How Much Does It Cost to Do Closed Captioning In-House?
Updated: February 21, 2019
When it comes to closed captioning, cost is usually the main concern. Oftentimes, an organization will look within their internal resources to tackle the task. Maybe an intern or a grad student will be willing and able to transcribe and caption videos to make it accessible.
The assumption is that professional captioning services are expensive, and that it is more cost-effective caption in-house.
Is this really true?
Is it always cheaper and better to caption your own videos instead of sending them to a professional captioning company?
Let’s find out.
In-House Captioning Cost Calculation
Let’s walk through each step in the in-house captioning workflow and estimate the cost.
First, we should define the requirements for a successfully captioned video file. For most web-based video content, a video can be captioned using a small, external file that does not require any additional encoding or authoring of the video itself. That caption file is essentially a transcript that is broken up into caption frames with timecodes to denote when each caption frame should appear.
There are three main components in creating captions for video content: transcribing the video, synchronizing the text, controlling quality, and then managing the overall process.
Let’s start with the first, and most time-consuming, task: video transcription. Traditionally, it takes a trained transcriptionist four to five hours to transcribe one hour of normal audio or video content.
If this task is to be done in-house, only a large corporation will be able to afford to hire and manage professional transcriptionists. More likely, for higher education or government, a student or intern will be available to work on video transcription part-time.
Not only will it take a student longer to transcribe than a professional transcriptionist, but they will also demand training and oversight in order to maintain consistent quality.
A conservative estimate for the transcription portion of our captioning exercise will be five hours. And let’s assume we pay our students $15 per hour.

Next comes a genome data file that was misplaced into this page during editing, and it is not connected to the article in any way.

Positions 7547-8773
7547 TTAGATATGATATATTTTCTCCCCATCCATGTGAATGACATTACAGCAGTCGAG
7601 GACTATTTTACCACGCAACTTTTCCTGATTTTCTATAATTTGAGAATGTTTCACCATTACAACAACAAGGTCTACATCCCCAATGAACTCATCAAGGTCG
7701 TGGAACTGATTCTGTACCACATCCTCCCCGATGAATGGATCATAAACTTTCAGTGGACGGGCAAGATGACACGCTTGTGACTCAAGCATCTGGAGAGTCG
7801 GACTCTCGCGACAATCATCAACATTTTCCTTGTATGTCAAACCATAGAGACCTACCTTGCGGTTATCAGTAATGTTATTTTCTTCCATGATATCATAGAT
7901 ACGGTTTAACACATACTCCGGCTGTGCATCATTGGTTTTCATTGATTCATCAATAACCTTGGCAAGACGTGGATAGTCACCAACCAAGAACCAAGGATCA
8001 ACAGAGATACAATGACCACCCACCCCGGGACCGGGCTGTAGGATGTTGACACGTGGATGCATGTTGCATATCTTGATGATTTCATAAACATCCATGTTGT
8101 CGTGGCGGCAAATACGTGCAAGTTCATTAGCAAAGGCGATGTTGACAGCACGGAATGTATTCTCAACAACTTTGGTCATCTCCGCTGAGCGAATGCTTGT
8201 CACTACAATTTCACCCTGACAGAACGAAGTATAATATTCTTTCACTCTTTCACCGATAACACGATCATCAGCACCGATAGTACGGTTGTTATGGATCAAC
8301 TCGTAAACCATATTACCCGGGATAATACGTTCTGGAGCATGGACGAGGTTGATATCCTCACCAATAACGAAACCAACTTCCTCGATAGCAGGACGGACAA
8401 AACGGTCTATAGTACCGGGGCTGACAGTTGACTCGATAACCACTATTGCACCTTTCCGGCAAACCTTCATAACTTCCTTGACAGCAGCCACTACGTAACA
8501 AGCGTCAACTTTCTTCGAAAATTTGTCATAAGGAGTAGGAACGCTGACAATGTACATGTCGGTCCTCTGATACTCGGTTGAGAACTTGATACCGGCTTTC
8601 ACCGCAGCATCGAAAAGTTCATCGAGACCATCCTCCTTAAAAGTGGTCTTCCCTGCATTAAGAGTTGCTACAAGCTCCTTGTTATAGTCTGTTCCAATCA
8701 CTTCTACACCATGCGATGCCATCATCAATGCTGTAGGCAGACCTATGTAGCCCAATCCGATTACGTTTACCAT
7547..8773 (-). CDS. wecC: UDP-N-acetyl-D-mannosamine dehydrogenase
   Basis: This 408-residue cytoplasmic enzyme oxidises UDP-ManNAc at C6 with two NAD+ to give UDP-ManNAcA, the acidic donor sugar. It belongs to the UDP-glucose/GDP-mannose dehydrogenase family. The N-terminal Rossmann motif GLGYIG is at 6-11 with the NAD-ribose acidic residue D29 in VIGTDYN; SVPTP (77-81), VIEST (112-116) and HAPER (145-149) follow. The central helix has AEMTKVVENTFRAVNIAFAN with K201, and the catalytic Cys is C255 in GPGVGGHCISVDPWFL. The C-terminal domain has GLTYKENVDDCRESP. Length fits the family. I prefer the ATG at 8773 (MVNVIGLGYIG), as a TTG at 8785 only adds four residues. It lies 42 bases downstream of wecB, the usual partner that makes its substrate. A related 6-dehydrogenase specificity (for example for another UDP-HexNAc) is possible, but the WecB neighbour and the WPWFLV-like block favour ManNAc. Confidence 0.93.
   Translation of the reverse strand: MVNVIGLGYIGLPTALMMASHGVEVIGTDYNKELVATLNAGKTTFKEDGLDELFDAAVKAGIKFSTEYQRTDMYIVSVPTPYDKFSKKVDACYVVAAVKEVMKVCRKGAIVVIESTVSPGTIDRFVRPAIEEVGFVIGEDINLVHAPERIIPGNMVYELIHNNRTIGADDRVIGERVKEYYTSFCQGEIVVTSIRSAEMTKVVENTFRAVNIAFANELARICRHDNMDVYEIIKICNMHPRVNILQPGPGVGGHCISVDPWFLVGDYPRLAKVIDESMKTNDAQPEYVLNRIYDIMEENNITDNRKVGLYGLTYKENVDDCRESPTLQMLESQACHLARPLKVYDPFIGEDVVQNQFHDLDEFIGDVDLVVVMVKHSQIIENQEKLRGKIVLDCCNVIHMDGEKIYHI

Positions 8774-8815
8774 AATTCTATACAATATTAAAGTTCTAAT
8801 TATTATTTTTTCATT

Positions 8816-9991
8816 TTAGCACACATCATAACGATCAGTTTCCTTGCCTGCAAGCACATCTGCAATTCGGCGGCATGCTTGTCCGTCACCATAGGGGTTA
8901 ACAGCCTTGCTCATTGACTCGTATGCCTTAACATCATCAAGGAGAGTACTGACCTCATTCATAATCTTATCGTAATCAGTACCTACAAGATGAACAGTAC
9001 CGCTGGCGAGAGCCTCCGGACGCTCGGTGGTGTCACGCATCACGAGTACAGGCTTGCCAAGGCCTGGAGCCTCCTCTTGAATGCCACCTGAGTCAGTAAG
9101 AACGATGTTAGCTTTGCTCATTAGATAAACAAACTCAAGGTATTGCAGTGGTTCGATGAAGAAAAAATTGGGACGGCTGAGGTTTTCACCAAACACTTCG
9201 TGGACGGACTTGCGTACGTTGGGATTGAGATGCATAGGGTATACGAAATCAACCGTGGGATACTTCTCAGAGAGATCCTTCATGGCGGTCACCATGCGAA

That’s $75 to transcribe one hour of content.
Once you have a video transcript, it needs to be broken up into timed caption frames. There are a number of ways this can be accomplished.
There are free tools that allow a user to create caption frames and transcribe directly into the open fields. Alternatively, you can load a transcript into the tool and pick time points to break up lines.
Automated solutions also exist and can save time, but are extremely dependent on the quality of the audio and the quality of the transcript to properly match and synch the text to the video. YouTube actually offers this for free for any video you upload and have a transcript for.
For analysis purposes, let’s assume the synchronization effort adds 20% to the time requirement. In this case, that would be one more hour, or $15.
We’re now up to $90 per hour.
3. Quality Control
Finally, management and quality control are key factors for an ongoing captioning operation. In order for closed captions to be ADA compliant, they need to be as accurate as possible. If your captions are inaccurate, all that time and money invested in captioning will come up short.
Quality comes into play in two ways: training workers on correct captioning standards and reviewing/checking errors after a file is complete. If only a couple of videos need to be captioned, these issues may not be as apparent since someone can provide a bit more care and attention without severely driving up costs. However, a continuous workflow absolutely requires these quality considerations.
The main factors that dictate QA difficulty include:
- Poor audio quality
- Complex or niche content
- Speakers with accents
- Fast speakers
- Overlapping speakers